It is already known which countries will be performing in which semi-final. The first semi-final taking place on the 19th of May will be the big day for the following: Armenia, Belgium, Estonia, Finland, Greece, Macedonia, Moldova, the Netherlands (first half); Albania, Belarus, Denmark, Georgia, Hungary, Romania, Russia, and Serbia (second half).
The contestants have already chosen their entries!
Albania: Elhaida Dani – “I’m Alive”
Belarus: Uzari & Maimuna – “Time”
Georgia: Nina Sublatti – “Warrior”
F.Y.R. Macedonia: Daniel Kajmakoski – “Autumn Leaves”
The Netherlands: Trintje Oosterhuis – “Walk Along”
Denmark: Anti Social Media – “The Way You Are”
Greece: Maria Elena Kiriakou – “One Last Breath”
Estonia: Eesti Laul – “Goodbye To Yesterday”
Moldova: Eduard Romanýnta – “I Want Your Love”
Finland: Perrti Kurikan Nimipäivät – “Aina muuri pitää”
Belgium: Loïc Nottet – “Rhythm Inside”
Armenia: Genealogy – “Face The Shadow”
Serbia: Bojana Stamenov – “Beauty Never Lies”
Romania: Voltaj – “De la capăt”
Russia: Polina Gagarina – “A Million Voices”
Hungary: Boggie – “Wars For Nothing”
Albania was actually counting on a classic Eurovision ballad with the song “Diell”. Now, Elhaidi Dani is gonna sing “I’m Alive” – not less dramatic and emotional, but a little more upbeat and interesting than the original version. Maybe not such a bad choice.
No cheesecake from Belarus
Belarus sends a squeaking pop duo to Vienna this year: Uzari & Maimuna with “Time”. The song and their voices definitely stick in your head which is usually a good sign – whether you like to listen to them or not. At least they are not as slimy as Teo and his cheesecake!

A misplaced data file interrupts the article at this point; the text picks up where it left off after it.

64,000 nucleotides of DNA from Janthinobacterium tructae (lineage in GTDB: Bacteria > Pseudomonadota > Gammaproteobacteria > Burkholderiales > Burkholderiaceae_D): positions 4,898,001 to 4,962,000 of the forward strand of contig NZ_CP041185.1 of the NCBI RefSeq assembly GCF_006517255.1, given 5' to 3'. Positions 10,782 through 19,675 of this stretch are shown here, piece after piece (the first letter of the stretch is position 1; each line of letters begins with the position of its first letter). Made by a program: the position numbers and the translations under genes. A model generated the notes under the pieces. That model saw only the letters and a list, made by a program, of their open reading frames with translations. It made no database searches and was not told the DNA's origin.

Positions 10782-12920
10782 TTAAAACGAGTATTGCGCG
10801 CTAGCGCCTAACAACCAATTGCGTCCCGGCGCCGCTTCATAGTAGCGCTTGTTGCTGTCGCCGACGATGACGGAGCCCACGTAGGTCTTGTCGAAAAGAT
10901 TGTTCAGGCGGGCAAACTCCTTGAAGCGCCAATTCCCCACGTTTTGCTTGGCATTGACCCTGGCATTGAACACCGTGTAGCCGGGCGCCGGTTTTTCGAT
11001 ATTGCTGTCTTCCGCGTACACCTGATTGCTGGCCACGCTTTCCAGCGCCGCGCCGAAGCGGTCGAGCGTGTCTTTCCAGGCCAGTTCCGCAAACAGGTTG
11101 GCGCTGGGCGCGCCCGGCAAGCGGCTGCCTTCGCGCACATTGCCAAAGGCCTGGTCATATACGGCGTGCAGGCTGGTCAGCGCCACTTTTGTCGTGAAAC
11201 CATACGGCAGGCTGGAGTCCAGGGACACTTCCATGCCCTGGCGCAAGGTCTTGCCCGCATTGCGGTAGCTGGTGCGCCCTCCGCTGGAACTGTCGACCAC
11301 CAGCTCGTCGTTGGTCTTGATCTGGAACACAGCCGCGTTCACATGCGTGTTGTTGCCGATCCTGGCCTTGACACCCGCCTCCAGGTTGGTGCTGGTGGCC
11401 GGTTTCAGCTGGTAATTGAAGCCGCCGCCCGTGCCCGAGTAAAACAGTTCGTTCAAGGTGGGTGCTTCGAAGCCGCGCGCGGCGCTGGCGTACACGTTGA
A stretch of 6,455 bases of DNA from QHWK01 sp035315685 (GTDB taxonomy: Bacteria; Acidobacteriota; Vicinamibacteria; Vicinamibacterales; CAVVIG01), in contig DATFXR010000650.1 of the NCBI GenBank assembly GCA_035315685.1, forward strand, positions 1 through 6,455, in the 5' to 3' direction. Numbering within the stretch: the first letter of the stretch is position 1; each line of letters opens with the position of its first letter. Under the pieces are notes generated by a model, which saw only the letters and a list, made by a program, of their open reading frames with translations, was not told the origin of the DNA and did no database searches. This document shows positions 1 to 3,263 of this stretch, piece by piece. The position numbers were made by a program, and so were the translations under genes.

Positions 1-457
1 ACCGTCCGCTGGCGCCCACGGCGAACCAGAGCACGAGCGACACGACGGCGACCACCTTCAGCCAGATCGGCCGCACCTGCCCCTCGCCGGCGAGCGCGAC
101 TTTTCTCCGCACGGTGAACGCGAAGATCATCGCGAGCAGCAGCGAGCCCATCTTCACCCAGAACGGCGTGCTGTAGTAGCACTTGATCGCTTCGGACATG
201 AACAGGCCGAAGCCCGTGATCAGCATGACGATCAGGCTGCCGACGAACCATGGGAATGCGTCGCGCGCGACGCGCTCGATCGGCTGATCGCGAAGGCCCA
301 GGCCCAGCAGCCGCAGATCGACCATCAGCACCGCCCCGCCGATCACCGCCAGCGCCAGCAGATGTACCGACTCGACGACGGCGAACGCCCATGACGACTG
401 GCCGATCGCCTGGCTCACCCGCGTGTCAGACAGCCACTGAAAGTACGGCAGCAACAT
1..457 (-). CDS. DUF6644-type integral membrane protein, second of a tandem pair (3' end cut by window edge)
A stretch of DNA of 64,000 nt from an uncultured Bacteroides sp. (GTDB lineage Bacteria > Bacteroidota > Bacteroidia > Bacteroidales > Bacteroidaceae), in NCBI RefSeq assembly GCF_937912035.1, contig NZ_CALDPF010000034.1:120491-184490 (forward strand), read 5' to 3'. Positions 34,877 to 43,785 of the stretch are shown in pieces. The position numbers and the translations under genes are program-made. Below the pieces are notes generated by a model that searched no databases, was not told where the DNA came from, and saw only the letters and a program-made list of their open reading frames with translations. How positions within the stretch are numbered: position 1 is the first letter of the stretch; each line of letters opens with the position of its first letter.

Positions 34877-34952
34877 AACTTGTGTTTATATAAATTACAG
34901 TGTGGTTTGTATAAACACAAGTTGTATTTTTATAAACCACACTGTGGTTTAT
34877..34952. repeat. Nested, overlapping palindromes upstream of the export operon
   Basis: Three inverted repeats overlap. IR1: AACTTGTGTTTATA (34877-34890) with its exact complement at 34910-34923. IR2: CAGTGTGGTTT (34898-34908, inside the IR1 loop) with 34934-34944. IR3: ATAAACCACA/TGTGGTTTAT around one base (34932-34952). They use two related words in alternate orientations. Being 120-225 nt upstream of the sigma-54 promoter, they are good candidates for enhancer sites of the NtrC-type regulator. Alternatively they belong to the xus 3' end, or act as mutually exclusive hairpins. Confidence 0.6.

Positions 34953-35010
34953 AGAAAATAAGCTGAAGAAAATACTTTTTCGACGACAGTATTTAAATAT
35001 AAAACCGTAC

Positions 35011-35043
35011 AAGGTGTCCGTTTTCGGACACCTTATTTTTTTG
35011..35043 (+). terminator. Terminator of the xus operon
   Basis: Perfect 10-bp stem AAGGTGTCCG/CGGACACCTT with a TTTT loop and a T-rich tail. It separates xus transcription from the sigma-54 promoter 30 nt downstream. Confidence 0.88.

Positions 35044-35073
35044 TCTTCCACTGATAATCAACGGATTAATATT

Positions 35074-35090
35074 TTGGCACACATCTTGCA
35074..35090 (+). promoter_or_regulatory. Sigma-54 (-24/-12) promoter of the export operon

Georgian Warriors in Vienna
The Georgian representative in the Eurovision Song Contest 2015 is a real “Warrior” – Nina Sublatti’s song is very powerful and catchy. This entry seems to be more suitable for Eurovision than last year’s “Three Minutes To Earth” and the spacy performance of The Shin & Mariko.
Autumn Leaves instead of Esenski Lisja
Macedonia will be represented by Daniel Kajmakoski, singing “Esenski Lisja” – a solid pop ballad. Though for the semi-final in Vienna, there will be an English version of the song – “Autumn Leaves”. Let’s hope, that this won’t ruin the entry, because the Macedonian version is actually quite perfect as it is. And it’s a shame that more and more Eurovision participants are singing in English instead of their mother language – this kind of destroys the initial thought of the Contest.
The Netherlands have also already chosen their entry for this year: Trijntje Oosterhuis (there’s gotta be an award for pronouncing her name right!) with her song “Walk Along”. Another very catchy tune, mostly thanks to the “Why-ay-ay-ay-ay”. The Dutch representative has to follow in the Common Linnets’ quite big footsteps who ended up with the second place with “Calm After the Storm”. If “Walk Along” is gonna be as successful remains questionable. Probably the song is too flat to achieve that.
A Second Basim from Denmark
The Danish entry “The Way You Are” will be performed by the band Anti Social Media. The band’s name itself is already very interesting and perhaps a statement against modern day’s communication or against Valentina Monetta/Ralph Siegel. The song, however, is definitely one that makes you feel good, happy, and wanting to start dancing at the first note. Maybe the four Anti Social Media guys wanted to adapt the concept of Basim’s Cliché Love Song from last year which ended up place nine which isn’t half bad. Let’s see how successful “The Way You Are” will be.